Global atmospheric CO2 levels hit record high
UN warns that drastic action is needed to meet climate targets set in the Paris agreement
Smoke rises from a power plant in Bottrop, western Germany.
Photograph: Patrik Stollarz/AFP/Getty Images
The concentration of carbon dioxide in the atmosphere increased at record speed last year to hit a level not seen for more than three million years, the UN has warned.
The new report has raised alarm among scientists and prompted calls for nations to consider more drastic emissions reductions at the upcoming climate negotiations in Bonn.
“Globally averaged concentrations of CO2 reached 403.3 parts per million (ppm) in 2016, up from 400.00 ppm in 2015 because of a combination of human activities and a strong El Niño event,” according to The Greenhouse Gas Bulletin, the UN weather agency’s annual flagship report.
This acceleration occurred despite a slowdown – and perhaps even a plateauing – of emissions because El Niño intensified droughts and weakened the ability of vegetation to absorb carbon dioxide. As the planet warms, El Niños are expected to become more frequent.
The increase of 3.3 ppm is considerably higher than both the 2.3 ppm rise of the previous 12 months and the average annual increase over the past decade of 2.08ppm. It is also well above the previous big El Niño year of 1998, when the rise was 2.7 ppm.
The study, which uses monitoring ships, aircraft and stations on the land to track emissions trends since 1750, said carbon dioxide in the atmosphere is now increasing 100 times faster than at the end of the last ice age due to population growth, intensive agriculture, deforestation and industrialisation.
The last time Earth experienced similar CO2 concentration rates was during the Pliocene era (three to five million years ago), when the sea level was up to 20m higher than now.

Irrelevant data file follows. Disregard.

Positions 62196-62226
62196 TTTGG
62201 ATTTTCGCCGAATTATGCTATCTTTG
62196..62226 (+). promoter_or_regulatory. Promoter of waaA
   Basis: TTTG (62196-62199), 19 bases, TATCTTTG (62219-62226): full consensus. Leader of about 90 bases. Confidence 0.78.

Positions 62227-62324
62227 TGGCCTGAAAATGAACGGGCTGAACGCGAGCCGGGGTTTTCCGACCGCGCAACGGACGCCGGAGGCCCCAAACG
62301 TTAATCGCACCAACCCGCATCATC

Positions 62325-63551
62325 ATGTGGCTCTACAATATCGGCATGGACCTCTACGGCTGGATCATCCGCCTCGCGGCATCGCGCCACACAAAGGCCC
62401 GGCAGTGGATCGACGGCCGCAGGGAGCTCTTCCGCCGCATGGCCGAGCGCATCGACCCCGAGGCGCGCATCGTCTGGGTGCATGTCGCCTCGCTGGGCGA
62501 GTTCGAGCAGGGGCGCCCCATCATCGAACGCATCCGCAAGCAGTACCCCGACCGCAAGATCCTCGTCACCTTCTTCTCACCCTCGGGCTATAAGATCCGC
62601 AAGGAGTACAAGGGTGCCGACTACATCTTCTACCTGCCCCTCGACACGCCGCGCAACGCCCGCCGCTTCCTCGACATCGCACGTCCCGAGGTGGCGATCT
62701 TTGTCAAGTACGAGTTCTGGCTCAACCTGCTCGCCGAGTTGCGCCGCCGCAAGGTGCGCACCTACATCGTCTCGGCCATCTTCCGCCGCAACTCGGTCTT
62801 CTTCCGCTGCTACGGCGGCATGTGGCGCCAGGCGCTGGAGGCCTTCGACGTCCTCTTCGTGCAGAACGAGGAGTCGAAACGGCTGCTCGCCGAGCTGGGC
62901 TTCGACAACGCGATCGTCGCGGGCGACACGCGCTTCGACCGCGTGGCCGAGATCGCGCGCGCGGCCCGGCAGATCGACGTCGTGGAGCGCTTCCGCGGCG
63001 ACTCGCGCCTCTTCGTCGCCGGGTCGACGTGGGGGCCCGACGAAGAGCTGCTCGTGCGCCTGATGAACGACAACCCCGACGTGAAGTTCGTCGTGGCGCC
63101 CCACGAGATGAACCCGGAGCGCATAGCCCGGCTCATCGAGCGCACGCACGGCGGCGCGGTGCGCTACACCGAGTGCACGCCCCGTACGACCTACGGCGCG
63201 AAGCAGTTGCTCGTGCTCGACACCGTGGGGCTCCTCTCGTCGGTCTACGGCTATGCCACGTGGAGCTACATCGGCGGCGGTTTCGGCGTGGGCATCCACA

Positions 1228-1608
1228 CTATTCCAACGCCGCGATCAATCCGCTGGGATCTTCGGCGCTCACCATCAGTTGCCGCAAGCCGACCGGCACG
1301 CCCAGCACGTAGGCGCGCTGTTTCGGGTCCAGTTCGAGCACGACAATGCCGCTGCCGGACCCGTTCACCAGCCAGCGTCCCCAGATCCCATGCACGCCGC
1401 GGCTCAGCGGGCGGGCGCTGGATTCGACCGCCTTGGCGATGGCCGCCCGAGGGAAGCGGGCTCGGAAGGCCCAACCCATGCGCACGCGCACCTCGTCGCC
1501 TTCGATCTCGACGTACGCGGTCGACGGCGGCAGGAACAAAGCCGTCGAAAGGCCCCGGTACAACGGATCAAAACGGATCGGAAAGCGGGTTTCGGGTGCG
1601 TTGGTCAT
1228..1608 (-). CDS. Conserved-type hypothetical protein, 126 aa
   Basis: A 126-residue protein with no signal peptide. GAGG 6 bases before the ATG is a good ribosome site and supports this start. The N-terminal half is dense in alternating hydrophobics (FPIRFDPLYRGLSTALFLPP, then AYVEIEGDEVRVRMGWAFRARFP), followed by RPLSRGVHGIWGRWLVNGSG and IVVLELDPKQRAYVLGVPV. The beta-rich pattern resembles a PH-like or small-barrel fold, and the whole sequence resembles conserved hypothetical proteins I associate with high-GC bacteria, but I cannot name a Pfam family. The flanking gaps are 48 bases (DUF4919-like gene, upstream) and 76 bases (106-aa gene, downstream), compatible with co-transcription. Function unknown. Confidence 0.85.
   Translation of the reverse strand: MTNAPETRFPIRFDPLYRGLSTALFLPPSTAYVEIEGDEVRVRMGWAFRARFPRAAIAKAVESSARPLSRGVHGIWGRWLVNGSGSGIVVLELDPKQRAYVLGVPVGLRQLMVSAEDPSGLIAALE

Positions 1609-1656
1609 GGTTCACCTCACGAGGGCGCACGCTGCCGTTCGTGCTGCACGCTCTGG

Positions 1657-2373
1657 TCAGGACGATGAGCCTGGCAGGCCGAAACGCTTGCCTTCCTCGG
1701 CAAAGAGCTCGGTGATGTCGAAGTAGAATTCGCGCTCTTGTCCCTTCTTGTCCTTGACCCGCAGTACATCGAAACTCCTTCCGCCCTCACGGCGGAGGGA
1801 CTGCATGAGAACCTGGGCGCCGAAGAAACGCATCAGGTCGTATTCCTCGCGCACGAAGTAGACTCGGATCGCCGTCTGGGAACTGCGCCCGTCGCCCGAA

The authors urged policymakers to step up countermeasures to reduce the risk of global warming exceeding the Paris climate target of between 1.5C and 2C.
“Without rapid cuts in CO2 and other greenhouse gas emissions, we will be heading for dangerous temperature increases by the end of this century, well above the target set by the Paris climate change agreement,” World Meteorological Organisation chief Petteri Taalas said in a statement.
The momentum from the Paris accord in 2015 is faltering due to the failure of national governments to live up to their promises. In a report to be released on Tuesday, UN Environment will show the gap between international goals and domestic commitments leaves the world on course for warming well beyond the 2C target and probably beyond 3C. International efforts to act have also been weakened by US president Donald Trump’s decision to quit the accord.
Prof Dave Reay, professor of carbon management at the University of Edinburgh, said: “This should set alarm bells ringing in the corridors of power. We know that, as climate change intensifies, the ability of the land and oceans to mop up our carbon emissions will weaken. There’s still time to steer these emissions down and so keep some control, but if we wait too long humankind will become a passenger on a one-way street to dangerous climate change.”
“The numbers don’t lie. We are still emitting far too much and this needs to be reversed,” the head of UN Environment Erik Solheim said in reaction to the new report. “What we need now is global political will and a new sense of urgency.”
The report comes amid growing concerns that nature’s ability to deal with CO2 is weakening. Recent studies show forest regions are being cleared and degraded so rapidly that they are now emitting more carbon than they absorb.
“These large increase show it is more important than ever to reduce our emissions to zero – and as soon as possible,” said Piers Forster, director of the Priestley International Centre for Climate at the University of Leeds. “If vegetation can no longer help out absorbing our emissions in these hot years we could be in trouble.”
The World Meteorological Organisation predicted 2017 will again break records for concentrations of carbon dioxide and methane, but the growth rate will not be as fast because there is no El Niño effect.